Critical Pedagogy and Youth: Accounts of Enactment in Multiliterate Culture
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Curriculum and policy documents in Australia, and specifically Queensland, are underpinned by a socially critical agenda which foregrounds the principles of active participation and social justice. The implementation of these curricula requires teachers to employ the methods and approaches of critical pedagogy. What is in question is the capacity of such pedagogical and curriculum approaches to be genuinely transformative such that young people lead lives where social justice and social betterment are paramount. This study seeks to understand the extent to which young people are prepared to invest in such principles when they are part of a choice generation, with its focus on lifestyle and consumerism. The study focuses on the accounts of a group of high school students for whom emancipation is not a key issue. These accounts are contextualised within the broader social discourses that influence the choices made by these young people. The discourse worlds that are evident in their accounts include youth culture, schooling and broader society. These discourse worlds have been captured as instances by using the participants’ multimodal texts as prompts for learning conversations, semi-structured interviews and focus group interviews. They have been interpreted within a (critical) poststructuralist framework, whereby the transformative possibilities of critical theory could be utilised, viewed through a poststructural lens. The key analytical foci involve the processes of subjectification, and the role of power and hegemony in the heteroglossic lives of these young people. The data were analysed using an approach that is informed by the tradition of critical discourse analysis (CDA). This is a multidisciplinary approach that enables critical engagement with questions of power and subjectivity, while at the same time paying close attention to the specificity of text. The study illuminates the negotiations of these young people as they traverse the complex terrain of their worlds which comprise competing and contradictory discourses of youth, schooling and society. The visual metaphor of a kaleidoscope has been used to (re)present the multifarious nature of both the study itself, and the worlds of the youth participants. The findings from this study indicate that these young people show evidence of achieving the socially critical outcomes which are embedded in their school programs. However, their accounts show little evidence of transforming such outcomes into everyday practices or performances of emancipatory participation. Contradictions in the discourses of schooling have been made visible through the findings in this study. It is concluded that even though schools (as illustrated at the site of this study) may underpin their curriculum with the ideals of active participation for social change; other more potent neo-liberal discourses negate such ideals in the enactment of such programs.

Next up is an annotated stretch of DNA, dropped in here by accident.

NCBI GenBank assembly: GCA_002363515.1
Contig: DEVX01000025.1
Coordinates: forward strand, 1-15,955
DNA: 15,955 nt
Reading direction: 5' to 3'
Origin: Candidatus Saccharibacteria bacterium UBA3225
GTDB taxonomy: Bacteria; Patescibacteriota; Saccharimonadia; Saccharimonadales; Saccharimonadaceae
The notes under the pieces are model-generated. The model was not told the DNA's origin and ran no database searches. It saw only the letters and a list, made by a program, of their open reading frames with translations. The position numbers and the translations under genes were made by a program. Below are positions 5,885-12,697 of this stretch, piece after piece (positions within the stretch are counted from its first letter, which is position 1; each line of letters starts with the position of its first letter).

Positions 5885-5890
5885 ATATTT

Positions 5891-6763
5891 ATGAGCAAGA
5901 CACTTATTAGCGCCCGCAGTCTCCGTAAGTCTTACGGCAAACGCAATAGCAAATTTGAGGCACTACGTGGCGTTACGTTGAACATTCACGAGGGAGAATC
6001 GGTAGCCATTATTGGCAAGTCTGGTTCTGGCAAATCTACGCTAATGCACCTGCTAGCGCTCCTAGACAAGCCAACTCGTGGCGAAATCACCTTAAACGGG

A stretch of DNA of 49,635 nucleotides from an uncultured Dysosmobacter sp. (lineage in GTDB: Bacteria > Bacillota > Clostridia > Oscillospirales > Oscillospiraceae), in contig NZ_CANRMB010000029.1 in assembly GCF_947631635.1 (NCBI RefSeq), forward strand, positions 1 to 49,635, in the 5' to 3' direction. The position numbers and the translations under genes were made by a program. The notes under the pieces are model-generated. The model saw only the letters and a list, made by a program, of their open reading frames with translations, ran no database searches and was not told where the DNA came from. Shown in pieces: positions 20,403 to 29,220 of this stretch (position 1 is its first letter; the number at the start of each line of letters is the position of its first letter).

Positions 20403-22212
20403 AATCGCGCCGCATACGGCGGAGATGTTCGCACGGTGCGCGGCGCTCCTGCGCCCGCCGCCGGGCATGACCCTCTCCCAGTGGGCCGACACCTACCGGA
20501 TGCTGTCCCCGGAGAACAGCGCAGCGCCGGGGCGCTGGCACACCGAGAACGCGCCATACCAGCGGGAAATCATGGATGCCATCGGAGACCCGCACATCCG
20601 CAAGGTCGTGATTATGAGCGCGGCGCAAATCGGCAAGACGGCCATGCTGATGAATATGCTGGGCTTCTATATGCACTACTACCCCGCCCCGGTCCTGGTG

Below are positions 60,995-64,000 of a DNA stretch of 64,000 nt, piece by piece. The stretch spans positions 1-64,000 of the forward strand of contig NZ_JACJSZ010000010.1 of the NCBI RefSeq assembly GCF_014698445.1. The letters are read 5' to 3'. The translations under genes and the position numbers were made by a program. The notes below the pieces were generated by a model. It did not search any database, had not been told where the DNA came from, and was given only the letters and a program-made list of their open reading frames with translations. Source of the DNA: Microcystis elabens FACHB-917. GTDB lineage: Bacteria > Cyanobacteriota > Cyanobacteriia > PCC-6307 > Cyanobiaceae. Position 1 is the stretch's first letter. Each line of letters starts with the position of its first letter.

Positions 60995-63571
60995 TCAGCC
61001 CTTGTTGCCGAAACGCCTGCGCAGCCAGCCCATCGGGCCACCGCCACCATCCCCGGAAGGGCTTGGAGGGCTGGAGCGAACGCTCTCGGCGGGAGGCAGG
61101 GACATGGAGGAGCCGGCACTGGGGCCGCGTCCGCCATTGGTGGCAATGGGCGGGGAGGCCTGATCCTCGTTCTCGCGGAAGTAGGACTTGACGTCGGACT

Thesis (PhD Doctorate)
Doctor of Philosophy (PhD)
School of Cognition, Language and Special Education
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